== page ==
For some, Marcellus Shale natural gas represents a economic boon for America. For others, it’s an ongoing ecological disaster. Scientists worry that as advocates on both sides spin every shred of research to fit their own views, they will ignore the bigger picture.

Automation in the air dulls pilot skill

August 31, 2011 5:26 am | by Joan Lowy, Associated Press | News | Comments

Pilots' "automation addiction" has eroded their flying skills to the point that they sometimes don't know how to recover from stalls and other mid-flight problems, say pilots and safety officials. The weakened skills have contributed to hundreds of deaths in airline crashes in the last five years.

Scientists man bioterror front lines

August 26, 2011 7:41 am | by Marcus Wohlsen, Associated Press | News | Comments

Over the past decade, federal research laboratories such as Lawrence Livermore National Laboratory have shifted from Cold War-era defense R&D to meeting the challenges of new terror threats, developing a nationwide system to sniff the air for germs such as anthrax and smallpox.

Reports: Hewlett-Packard to spin off PC business

August 18, 2011 11:07 am | News | Comments

Hewlett-Packard plans to spin off its personal computer division into a separate business, according to unnamed sources in major news outlets. It marks a reversal from HP's previous stance, in March, when it denied this rumor.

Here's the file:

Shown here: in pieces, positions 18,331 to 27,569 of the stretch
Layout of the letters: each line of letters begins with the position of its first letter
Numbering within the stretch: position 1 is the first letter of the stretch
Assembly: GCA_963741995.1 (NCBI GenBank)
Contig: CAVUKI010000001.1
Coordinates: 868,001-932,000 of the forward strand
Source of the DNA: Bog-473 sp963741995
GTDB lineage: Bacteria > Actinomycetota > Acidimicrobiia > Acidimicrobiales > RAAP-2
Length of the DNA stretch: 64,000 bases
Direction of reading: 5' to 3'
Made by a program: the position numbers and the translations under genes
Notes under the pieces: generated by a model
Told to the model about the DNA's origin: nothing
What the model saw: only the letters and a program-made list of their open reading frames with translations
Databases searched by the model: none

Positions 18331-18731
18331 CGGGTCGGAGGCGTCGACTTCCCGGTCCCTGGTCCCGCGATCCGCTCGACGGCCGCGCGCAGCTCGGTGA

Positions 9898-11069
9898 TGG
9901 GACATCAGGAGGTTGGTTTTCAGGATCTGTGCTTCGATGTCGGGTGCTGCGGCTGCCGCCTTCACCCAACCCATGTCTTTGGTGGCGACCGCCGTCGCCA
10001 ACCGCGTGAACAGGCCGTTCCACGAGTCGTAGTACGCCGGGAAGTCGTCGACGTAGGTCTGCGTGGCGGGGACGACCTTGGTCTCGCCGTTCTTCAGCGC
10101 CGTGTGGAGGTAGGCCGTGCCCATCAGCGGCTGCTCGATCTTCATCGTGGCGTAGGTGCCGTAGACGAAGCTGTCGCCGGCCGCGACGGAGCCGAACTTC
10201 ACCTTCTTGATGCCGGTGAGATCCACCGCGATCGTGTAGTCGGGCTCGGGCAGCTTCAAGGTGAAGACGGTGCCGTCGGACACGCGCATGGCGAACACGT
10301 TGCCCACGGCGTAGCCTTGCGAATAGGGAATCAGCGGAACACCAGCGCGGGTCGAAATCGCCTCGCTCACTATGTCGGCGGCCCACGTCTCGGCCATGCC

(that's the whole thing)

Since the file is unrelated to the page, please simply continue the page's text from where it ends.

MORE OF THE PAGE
NSF launches four new engineering research centers

August 17, 2011 2:26 pm | News | Comments

The National Science Foundation is awarding $74 million to create four new Engineering Research Centers (ERCs) that will advance interdisciplinary research and education in solar energy, sustainable water systems, sensorimotor neural engineering and energy transmission.

Lab and Spain sign agreement to collaborate on fusion

August 5, 2011 5:43 am | by Breanna Bishop | News | Comments

Lawrence Livermore National Laboratory, which is pursuing fusion research at its National Ignition Facility, has expanded the scope of its research by singing a memorandum of understanding to engage in joint research and exchange personnel with Spain's Instituto de Fusion Nuclear.

NSF funds national center for synthesis

August 3, 2011 5:21 am | News | Comments

Ssynthesis centers are designed to bring together and meld research from many disciplines of science. The latest iteration will appear at the University of Maryland as the result of a $27.5 million award. The National Socio-Environmental Synthesis Center will be home to research on such issues as water availability, sustainable food production, and the interaction between human activities and ecosystem health.

Bayer MaterialScience improves chlorine tech to reduce emissions, consumption

August 1, 2011 12:29 pm | News | Comments

With the introduction of a new chlorine manufacturing process achieved by combining oxygen depolarized cathode technology and new electrolysis technology, Bayer MaterialScience is poised to save enough electricity to power a small city.

Study: Iraq’s oil future bright, but faces challenges

July 28, 2011 1:20 pm | News | Comments

Iraq's large oil-production potential could put it in a position to vie for leadership with Saudi Arabia in the world oil scene in the coming decades. But an energy study recently published by Rice University's Baker Institute for Public Policy shows why mounting demand for oil may not be enough to put Iraq on the path of prosperity.